Results 1 to 5 of 5
    • Member Info
      • Native Language:
      • Urdu
      • Home Country:
      • Pakistan
      • Current Location:
      • Pakistan

    • Join Date: Jan 2015
    • Posts: 762
    #1

    Go

    Hi,


    Is "go" both a transitive and an intransitive verb? Or is it only an intransitive verb?

  1. Roman55's Avatar
    • Member Info
      • Native Language:
      • British English
      • Home Country:
      • Italy
      • Current Location:
      • France

    • Join Date: Feb 2014
    • Posts: 2,314
    #2

    Re: Go

    It's intransitive.
    I am not a teacher

    • Member Info
      • Native Language:
      • English
      • Home Country:
      • England
      • Current Location:
      • England

    • Join Date: Jun 2010
    • Posts: 24,514
    #3

    Re: Go

    It is both. Click here.

    Untaught, please bookmark this site for future reference.

    • Member Info
      • Native Language:
      • Urdu
      • Home Country:
      • Pakistan
      • Current Location:
      • Pakistan

    • Join Date: Jan 2015
    • Posts: 762
    #4

    Re: Go

    Thank you, Rover.

    Actually, I had a look at Mac Millan Dictionary before posting my query. But I read only 12 definitions. Now I read all the definitions of it and I found it was also a transitive verb when I read the 14th definition.

    Cows go 'moo'.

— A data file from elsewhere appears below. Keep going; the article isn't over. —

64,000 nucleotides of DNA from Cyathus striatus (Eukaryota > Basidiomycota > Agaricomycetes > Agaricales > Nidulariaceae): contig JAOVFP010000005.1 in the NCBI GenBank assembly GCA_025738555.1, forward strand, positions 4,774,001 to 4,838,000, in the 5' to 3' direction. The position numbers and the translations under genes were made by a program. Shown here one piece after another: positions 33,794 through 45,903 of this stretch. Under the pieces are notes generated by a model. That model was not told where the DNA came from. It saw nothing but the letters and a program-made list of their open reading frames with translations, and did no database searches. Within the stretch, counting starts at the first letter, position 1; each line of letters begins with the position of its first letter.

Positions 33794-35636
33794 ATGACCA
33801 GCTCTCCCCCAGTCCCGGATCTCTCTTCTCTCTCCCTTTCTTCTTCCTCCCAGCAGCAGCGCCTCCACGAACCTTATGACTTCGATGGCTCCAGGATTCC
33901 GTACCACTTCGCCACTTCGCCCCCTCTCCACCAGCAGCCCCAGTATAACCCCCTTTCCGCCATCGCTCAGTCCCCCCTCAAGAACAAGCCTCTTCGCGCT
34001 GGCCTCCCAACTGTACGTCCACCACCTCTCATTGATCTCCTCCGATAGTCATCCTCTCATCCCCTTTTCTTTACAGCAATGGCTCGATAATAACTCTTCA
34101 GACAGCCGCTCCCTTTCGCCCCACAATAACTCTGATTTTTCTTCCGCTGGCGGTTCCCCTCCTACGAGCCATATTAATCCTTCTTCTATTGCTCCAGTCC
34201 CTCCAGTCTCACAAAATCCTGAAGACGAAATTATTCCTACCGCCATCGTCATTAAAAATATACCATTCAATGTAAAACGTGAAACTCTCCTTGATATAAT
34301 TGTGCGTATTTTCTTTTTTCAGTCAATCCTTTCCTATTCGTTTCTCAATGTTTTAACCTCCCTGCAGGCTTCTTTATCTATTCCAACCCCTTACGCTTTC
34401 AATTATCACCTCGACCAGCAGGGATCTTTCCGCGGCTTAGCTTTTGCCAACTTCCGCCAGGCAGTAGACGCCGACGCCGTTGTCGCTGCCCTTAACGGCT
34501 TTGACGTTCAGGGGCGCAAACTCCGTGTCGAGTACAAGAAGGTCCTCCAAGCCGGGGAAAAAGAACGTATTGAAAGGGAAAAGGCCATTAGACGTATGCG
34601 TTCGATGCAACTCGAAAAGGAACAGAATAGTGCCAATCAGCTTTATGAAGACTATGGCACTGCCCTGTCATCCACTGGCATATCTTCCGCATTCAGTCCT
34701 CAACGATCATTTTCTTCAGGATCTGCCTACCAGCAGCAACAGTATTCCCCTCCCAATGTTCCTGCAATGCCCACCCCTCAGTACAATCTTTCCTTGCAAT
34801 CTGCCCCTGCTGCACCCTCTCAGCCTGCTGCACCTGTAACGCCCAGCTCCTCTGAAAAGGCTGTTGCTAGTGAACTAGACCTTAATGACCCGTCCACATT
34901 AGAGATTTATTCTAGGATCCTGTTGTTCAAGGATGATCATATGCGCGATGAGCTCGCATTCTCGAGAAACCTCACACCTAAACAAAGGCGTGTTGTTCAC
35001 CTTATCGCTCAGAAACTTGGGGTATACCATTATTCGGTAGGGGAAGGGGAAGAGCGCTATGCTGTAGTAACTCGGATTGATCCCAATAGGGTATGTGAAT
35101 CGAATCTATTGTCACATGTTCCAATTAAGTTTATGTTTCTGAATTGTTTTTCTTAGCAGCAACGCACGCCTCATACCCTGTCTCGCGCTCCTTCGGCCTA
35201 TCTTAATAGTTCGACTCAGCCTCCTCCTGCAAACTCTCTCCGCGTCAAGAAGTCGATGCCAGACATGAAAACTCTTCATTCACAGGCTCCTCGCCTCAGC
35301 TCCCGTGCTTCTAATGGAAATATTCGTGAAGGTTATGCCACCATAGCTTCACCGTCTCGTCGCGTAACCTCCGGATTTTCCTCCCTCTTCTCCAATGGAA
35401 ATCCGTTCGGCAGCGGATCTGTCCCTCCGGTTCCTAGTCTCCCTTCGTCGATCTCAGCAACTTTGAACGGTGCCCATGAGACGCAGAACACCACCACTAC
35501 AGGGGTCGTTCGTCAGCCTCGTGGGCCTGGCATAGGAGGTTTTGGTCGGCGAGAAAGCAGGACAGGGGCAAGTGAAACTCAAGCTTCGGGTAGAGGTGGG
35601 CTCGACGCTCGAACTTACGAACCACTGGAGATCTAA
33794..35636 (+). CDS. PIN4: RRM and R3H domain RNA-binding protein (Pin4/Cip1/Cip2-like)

• Member Info
      • Native Language:
      • English
      • Home Country:
      • United States
      • Current Location:
      • United States

    • Join Date: Dec 2009
    • Posts: 6,332
    #5

    Re: Go

    ***** NOT A TEACHER *****


    Hello, Untaught:

    Great question.

    Please look at this sentence: "The cow has gone dry."

    Do you think the verb "go" in that sentence is transitive or intransitive?

    Well, do you think that the word "dry" is an object?

    A great scholar says that "dry" is actually a complement. (It completes the meaning of "The cow has gone.")


    I think that you have probably guessed how that scholar classifies "go" in that sentence.

    It is, he says, a copula or linking verb.


    I have made up this sentence: "He goes berserk [crazy] whenever anyone disagrees with his opinions."

    *****


    That scholar says that "go" is a regular verb in "The cow has run into the barn." (I believe that it is being used in an intransitive sense in that sentence. There is no object.)



    -- George Oliver Curme, A Grammar of the English Language (1931), Vol.1, pages 26 -27.
    Last edited by TheParser; 19-Feb-2016 at 14:08.

Bookmarks

Posting Permissions

  • You may not post new threads
  • You may not post replies
  • You may not post attachments
  • You may not edit your posts
  •